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Prisoners can seek reductions of crack cocaine sentences

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The 7th Circuit Court of Appeals concluded two judges in the Northern District of Indiana should take another look at two defendants’ requests to have their sentences for crack cocaine offenses reduced based on revised sentencing guidelines.

Adolfo Wren and Anthony Moton asked the District Court to cut their sentences under 18 U.S.C. Section 3582(c)(2), but the judges declined. Both men are serving sentences below that normal statutory floor because they provided valuable assistance to prosecutors. Each received 100 months in prison, lower than the 121-151 months of the original sentencing range. The new range is 100-125 months for Wren and 84-105 months for Moton.

The District judges concluded that U.S.S.G. Section 5G1.1 prevents the men from receiving lower sentences because that section provides that when all or part of a guideline range lies below a statutory minimum sentence, the statutory minimum becomes the lower bound of the range, giving Moton an amended range of 120 and Wren a range of 120-125 months. The prosecutor argued that only defendants who are beneficiaries of a lower range can receive lower sentences.

“Only one decision we have found deals with the situation in which Wren and Moton found themselves — an original Guideline range above the statutory floor, a sentence below that floor because of substantial assistance to the prosecutor, and a retroactive change to the Guidelines that (apart from §5G1.1) permits a reduction in the sentence. United States v. Liberse, 688 F.3d 1198 (11th Cir. 2012), holds that in these circumstances the district court may grant a motion under §3582(c)(2) without resetting the Guideline range at the statutory minimum,” Chief Judge Frank Easterbrook wrote.

“The Sentencing Commission may want to take a close look at the way §1B1.10(b)(1) works when the original sentencing range is at a presumptive statutory minimum. It is difficult to see why prisoners in that situation who received a substantial-assistance or safety-valve sentence should be excluded from a retroactive Guideline reduction, while prisoners whose original ranges were just slightly above the statutory floor are eligible for the benefit of the retroactive change.”

The two defendants can seek relief under Section 3582(c)(2) as the guidelines stand, the judges held, and the 7th Circuit sent the cases back to the lower court so the District judges may exercise the discretion they possess in the cases United States of America v. Adolfo Wren and Anthony Moton, 12-1565, 12-1580.

 

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  1. by the time anybody gets to such files they will probably have been totally vacuumed anyways. they're pros at this at universities. anything to protect their incomes. Still, a laudable attempt. Let's go for throat though: how about the idea of unionizing football college football players so they can get a fair shake for their work? then if one of the players is a pain in the neck cut them loose instead of protecting them. if that kills the big programs, great, what do they have to do with learning anyways? nada. just another way for universities to rake in the billions even as they skate from paying taxes with their bogus "nonprofit" status.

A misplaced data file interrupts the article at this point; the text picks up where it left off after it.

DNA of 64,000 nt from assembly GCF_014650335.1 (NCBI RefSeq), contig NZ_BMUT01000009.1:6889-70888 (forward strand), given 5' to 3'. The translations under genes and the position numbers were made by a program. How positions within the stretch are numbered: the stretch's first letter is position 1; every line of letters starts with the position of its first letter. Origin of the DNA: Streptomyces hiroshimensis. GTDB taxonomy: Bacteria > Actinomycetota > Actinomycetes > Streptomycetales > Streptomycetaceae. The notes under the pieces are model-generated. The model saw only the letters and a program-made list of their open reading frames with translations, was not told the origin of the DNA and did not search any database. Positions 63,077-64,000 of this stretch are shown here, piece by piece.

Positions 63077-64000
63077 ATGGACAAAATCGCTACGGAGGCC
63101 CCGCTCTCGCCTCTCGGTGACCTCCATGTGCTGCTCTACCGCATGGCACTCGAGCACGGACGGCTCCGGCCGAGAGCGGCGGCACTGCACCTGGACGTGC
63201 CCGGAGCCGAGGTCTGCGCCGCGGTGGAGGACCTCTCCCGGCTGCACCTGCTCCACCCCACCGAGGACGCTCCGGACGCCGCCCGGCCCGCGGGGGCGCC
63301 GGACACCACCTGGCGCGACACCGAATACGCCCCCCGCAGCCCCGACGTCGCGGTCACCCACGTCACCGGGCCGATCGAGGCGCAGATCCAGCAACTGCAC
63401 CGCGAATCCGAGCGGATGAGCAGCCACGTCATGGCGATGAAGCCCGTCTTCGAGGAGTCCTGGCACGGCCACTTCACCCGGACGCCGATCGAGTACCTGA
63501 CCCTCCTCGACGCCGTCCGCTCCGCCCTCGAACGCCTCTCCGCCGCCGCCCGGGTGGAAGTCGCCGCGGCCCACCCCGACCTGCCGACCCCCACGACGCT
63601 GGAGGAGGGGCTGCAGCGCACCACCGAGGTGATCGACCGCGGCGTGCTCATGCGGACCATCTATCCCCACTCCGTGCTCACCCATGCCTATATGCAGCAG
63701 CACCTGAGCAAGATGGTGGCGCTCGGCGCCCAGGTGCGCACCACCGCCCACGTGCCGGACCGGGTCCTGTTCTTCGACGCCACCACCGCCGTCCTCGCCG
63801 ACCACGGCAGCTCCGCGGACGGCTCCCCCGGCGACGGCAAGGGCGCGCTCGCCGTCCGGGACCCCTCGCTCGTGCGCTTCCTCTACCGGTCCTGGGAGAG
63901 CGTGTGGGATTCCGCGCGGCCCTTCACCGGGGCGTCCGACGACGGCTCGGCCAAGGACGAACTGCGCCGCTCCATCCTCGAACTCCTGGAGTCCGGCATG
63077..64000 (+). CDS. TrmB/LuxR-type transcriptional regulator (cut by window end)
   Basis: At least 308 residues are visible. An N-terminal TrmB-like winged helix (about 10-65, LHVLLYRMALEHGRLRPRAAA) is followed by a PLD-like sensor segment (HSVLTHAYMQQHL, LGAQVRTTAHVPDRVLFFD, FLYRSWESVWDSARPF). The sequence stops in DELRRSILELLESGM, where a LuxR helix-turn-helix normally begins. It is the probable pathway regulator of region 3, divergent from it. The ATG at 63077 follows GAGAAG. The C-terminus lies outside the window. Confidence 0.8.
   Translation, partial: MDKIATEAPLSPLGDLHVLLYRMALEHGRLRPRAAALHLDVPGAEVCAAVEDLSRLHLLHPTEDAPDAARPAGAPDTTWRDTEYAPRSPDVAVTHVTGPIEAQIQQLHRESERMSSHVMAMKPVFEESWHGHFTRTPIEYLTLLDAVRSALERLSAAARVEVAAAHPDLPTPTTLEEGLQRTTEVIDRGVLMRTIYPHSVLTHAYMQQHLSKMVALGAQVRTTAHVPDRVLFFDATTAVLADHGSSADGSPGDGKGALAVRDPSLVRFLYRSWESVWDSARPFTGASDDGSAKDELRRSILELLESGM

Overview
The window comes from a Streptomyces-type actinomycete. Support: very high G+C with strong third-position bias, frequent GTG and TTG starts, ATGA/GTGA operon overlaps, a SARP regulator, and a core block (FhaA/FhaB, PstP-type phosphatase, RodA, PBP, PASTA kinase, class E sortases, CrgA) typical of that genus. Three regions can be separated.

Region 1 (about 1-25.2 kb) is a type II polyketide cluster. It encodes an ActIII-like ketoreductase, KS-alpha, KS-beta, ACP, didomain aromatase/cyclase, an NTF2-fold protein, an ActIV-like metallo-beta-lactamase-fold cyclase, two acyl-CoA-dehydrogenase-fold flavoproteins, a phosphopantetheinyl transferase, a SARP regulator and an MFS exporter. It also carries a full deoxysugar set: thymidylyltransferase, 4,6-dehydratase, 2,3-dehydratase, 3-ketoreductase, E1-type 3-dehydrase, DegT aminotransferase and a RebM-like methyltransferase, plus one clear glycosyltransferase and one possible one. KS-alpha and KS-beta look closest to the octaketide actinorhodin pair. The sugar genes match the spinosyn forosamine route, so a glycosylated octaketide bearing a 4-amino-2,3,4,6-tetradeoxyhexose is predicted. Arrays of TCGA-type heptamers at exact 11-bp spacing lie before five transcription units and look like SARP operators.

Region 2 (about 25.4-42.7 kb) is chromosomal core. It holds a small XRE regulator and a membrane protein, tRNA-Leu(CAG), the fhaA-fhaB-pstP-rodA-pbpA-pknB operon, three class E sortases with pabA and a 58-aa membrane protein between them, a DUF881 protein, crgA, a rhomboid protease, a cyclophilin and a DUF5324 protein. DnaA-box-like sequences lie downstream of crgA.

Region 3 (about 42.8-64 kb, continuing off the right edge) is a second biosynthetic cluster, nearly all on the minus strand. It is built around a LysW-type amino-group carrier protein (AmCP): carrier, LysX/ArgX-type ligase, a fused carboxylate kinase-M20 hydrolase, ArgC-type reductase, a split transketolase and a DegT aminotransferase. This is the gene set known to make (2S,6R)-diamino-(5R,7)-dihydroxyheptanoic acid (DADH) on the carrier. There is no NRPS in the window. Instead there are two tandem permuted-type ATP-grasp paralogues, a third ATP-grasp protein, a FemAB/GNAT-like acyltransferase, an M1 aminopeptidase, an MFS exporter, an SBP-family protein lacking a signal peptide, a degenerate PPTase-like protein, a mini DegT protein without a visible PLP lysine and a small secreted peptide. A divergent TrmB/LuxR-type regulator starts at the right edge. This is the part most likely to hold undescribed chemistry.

2. Um the affidavit from the lawyer is admissible, competent evidence of reasonableness itself. And anybody who had done law work in small claims court would not have blinked at that modest fee. Where do judges come up with this stuff? Somebody is showing a lack of experience and it wasn't the lawyers

  3. My children were taken away a year ago due to drugs, and u struggled to get things on track, and now that I have been passing drug screens for almost 6 months now and not missing visits they have already filed to take my rights away. I need help.....I can't loose my babies. Plz feel free to call if u can help. Sarah at 765-865-7589

  4. Females now rule over every appellate court in Indiana, and from the federal southern district, as well as at the head of many judicial agencies. Give me a break, ladies! Can we men organize guy-only clubs to tell our sob stories about being too sexy for our shirts and not being picked for appellate court openings? Nope, that would be sexist! Ah modernity, such a ball of confusion. https://www.youtube.com/watch?v=QmRsWdK0PRI

  5. LOL thanks Jennifer, thanks to me for reading, but not reading closely enough! I thought about it after posting and realized such is just what was reported. My bad. NOW ... how about reporting who the attorneys were raking in the Purdue alum dollars?

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